Citadel is driven by four investment pillars which govern the protocols around how we invest and preserve your wealth, the central tenet is to ensure that turbulence of any form does not equate to a permanent loss of capital.
Speaking at a recent Annual Client Presentation, Citadel’s Chief Economist and Advisory Partner, Maarten Ackerman, said: “In our business, what is success? It’s client retention. And how do you keep your clients? You don’t lose their capital. So avoiding permanent capital loss is crucial.”
Ackerman put Citadel’s investment pillars into context in the current environment by highlighting the solid foundation and protocols which underpin the Citadel investment approach.
PILLAR ONE: THE FUTURE IS UNCERTAIN AND WILL OFTEN SURPRISE
We believe the future is always uncertain and impossible to predict. Often economic or other events will take investors by surprise, throwing investment strategies which are based on a single future scenario into complete disarray. If these uncertainties are built into the portfolio construction process upfront then such unforeseen events should not throw the investment strategy off course and emotions can, therefore, be kept out of the process.
How do you prepare your portfolio to handle not only uncertainty, but also dramatic and unexpected events? You ask: “What if?”
Ackerman explained: “We always ask the question ‘what if?’ What if Brexit turns our slightly different? Do we have asset classes in the portfolio that can make money and protect that money?”
The debate around South African exposure is one such “what if?” question. “We are currently underweight South Africa, not because we are negative about the country, simply because we can buy better companies abroad and pay less for them and they operate in economies that are growing faster,” said Ackerman. “But we do look at this ‘what if’ environment. What if we see investment coming in stronger, reforms take place and five years down the line the JSE is doing much better than global markets? What do we do today to prepare for such a scenario?”
PILLAR TWO: DIVERSIFICATION REALLY IMPROVES YOUR RISK RETURN
A portfolio that consists of a range of asset classes, or sources of return that perform positively in different market circumstances, is robust and should preserve and grow wealth consistently.
While the value of diversification has become a commonplace investment belief, Ackerman points out that where Citadel stands out is the extent of its diversification in tougher market environments. This keeps returns on track, but reduces risk.
Ackerman explained: “You can take your money and put it in the JSE (from 1995 to date) and the market will go up and down and today you’ll have made about 15% per annum on the JSE with a risk fluctuation of about 20%. You can take that same R100 and put it into US bonds and, measuring it in rands, over the same time period you’ve made around 12%, which isn’t that different to what you made on the JSE with around the same risk (about 19%). But these two assets behave differently when there is stress in the system. When there is a crisis, and the JSE is at the bottom, US bonds are flying. Having more of these kinds of asset classes, which behave differently in different cycles, that’s when you start to improve your portfolio. If you look at most of our client portfolios, we have a lot of diversification.”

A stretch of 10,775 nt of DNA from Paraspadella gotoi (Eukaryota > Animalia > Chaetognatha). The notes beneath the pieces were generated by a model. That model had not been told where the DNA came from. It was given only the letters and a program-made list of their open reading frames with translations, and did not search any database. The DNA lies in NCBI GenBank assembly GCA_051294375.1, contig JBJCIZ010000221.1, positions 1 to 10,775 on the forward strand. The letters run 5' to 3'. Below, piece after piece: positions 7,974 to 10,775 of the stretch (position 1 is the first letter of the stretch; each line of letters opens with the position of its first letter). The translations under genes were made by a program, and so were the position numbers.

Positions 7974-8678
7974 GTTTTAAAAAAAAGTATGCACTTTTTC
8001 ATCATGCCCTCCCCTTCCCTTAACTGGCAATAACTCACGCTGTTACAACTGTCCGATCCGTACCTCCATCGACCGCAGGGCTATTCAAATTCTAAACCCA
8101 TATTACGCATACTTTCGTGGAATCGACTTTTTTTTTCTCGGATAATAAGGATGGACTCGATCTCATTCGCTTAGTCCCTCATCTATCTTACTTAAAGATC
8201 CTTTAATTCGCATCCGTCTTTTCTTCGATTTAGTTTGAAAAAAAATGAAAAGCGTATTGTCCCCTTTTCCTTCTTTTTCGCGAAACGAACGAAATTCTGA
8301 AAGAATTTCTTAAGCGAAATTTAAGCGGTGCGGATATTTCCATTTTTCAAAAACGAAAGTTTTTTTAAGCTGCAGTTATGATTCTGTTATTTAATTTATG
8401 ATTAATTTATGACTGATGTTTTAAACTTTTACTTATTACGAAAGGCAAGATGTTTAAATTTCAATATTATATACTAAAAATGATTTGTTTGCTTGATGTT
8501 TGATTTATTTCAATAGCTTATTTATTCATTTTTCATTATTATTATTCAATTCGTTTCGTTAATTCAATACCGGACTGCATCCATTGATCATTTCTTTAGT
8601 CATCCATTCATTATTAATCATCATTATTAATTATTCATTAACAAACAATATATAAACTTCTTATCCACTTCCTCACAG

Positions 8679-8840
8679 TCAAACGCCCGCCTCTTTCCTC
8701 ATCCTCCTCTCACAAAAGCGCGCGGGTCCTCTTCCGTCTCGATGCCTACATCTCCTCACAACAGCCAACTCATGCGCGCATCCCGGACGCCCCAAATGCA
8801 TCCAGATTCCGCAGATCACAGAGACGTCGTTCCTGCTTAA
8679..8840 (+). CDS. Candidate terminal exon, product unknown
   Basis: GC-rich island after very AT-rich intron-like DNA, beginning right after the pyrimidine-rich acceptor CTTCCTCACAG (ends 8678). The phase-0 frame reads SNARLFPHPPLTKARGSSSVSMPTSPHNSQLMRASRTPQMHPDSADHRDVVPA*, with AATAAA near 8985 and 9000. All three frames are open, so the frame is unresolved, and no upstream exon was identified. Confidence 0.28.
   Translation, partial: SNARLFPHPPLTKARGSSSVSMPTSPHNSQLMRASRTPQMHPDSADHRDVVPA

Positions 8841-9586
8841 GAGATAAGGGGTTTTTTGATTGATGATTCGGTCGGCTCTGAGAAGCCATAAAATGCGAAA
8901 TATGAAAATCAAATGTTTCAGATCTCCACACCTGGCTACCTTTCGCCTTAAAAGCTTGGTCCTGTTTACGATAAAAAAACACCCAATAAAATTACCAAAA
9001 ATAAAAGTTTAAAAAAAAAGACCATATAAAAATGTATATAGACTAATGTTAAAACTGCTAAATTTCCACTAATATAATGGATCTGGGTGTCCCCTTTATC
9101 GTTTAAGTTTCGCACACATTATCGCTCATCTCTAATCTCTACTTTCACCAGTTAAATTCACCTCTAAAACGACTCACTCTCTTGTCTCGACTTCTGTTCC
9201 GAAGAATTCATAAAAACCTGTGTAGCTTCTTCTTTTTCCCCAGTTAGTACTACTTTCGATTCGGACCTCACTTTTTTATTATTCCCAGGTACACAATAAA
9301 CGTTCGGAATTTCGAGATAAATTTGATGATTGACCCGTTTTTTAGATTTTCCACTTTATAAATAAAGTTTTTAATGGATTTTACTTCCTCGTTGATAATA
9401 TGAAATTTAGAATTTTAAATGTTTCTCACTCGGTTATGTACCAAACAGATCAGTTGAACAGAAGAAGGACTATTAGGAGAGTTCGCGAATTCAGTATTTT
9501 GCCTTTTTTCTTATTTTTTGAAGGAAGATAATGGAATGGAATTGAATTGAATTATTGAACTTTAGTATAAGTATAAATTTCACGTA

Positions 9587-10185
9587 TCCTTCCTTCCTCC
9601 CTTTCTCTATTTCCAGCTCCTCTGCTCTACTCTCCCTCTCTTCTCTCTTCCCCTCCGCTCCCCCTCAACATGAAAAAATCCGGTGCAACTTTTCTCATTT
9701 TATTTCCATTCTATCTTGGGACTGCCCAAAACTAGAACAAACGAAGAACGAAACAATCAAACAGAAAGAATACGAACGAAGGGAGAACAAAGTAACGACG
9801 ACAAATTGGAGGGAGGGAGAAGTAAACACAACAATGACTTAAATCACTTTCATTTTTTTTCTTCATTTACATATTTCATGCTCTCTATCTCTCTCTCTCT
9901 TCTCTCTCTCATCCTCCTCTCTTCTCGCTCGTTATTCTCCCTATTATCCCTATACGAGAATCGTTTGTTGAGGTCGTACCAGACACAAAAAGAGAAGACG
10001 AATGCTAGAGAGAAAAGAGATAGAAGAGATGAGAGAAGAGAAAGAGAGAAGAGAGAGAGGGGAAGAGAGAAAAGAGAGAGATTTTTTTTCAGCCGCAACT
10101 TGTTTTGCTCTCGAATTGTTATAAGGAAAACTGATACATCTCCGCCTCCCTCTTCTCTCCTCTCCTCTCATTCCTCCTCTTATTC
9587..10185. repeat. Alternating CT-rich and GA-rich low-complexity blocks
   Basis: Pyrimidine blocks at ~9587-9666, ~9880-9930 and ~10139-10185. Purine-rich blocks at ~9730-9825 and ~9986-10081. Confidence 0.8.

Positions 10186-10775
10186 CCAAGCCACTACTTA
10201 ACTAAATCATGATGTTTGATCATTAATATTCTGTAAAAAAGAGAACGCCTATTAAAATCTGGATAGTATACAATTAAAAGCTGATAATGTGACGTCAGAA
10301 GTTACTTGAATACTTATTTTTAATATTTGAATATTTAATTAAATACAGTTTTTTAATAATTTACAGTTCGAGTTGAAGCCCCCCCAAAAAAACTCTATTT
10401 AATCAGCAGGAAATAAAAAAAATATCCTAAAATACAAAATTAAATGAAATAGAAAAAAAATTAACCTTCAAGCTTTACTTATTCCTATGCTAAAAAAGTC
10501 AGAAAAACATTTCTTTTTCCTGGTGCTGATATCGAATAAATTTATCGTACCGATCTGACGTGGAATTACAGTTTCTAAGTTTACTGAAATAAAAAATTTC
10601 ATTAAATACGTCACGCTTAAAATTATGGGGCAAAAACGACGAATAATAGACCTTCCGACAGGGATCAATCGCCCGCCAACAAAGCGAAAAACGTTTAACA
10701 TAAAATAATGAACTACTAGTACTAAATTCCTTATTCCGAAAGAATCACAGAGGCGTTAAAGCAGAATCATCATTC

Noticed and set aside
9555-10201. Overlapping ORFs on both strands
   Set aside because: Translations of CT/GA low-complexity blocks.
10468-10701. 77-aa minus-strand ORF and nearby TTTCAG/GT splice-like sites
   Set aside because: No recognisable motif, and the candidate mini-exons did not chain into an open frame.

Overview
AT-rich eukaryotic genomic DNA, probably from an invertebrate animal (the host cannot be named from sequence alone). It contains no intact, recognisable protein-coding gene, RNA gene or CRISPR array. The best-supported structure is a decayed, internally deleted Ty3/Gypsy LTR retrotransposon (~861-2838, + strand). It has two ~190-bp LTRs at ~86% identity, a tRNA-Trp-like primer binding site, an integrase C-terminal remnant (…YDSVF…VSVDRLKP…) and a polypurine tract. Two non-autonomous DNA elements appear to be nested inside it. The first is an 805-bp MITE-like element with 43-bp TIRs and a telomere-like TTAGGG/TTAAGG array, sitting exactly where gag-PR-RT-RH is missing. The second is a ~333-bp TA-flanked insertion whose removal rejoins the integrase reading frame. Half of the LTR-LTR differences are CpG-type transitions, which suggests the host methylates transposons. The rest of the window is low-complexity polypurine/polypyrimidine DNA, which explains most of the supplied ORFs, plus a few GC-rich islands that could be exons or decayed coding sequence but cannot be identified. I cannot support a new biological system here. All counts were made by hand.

PILLAR THREE: VALUE INVESTING MAKES SENSE
Every asset class or investment has an economic value. This economic value does not fluctuate greatly over time. Market perceptions of the economic value of asset classes, however, typically fluctuate strongly. In the real world, market prices often diverge from economic value. We base our investment decisions on this under- and over-valuation of asset classes.
In other words, don’t pay too much for any investment opportunity, because it will take years to make back the money.
Ackerman explained: “Look at global equity markets and at price earnings (PE) ratios [the price you pay for the earnings] at the beginning of the period and what return you’ve made five years down the line. You can see from that, the lower the PE the higher the potential return. So don’t overpay.”
Over 120 years of stock market returns show us that a low PE is around 10, meaning you are getting the same amount of earnings for less, an average PE is around 10 to 22 and a PE of 23 is high.
“Don’t get into the market, like just before the Nasdaq bubble when PE ratios north of 30 still saw ordinary investors getting pulled into the market; you will not make the money back,” stressed Ackerman. “Similarly with Bitcoin, everyone who got onto the bandwagon when things were flying saw a permanent loss of capital. The good news is that most markets today are somewhere in the average; so you are not paying too much for great companies and adding them to your portfolio.”
PILLAR FOUR: ASSET ALLOCATION DRIVES PERFORMANCE
Numerous studies have shown that the majority of investment returns can be attributed to the asset allocation decision.
Ultimately your financial plan drives your performance. This is where the advice and the asset management sides of the business start to dovetail.
“This is when we do the simple calculations and say if you don’t need this money for 10 years then it belongs in that long-term growth bucket,” said Ackerman. “In this case, you can let companies around the world work on your behalf and make you money.”
What will not evaporate is the market volatility over this period. Yes, there will be volatility and, yes, your portfolio will experience this, but when you are dealing with long-term money this is factored in. The funds you need in the short- and medium-term are ringfenced into stable or prudent baskets.
Pillar four starts with a conversation and an understanding of your needs. And this approach underlines each step of the process.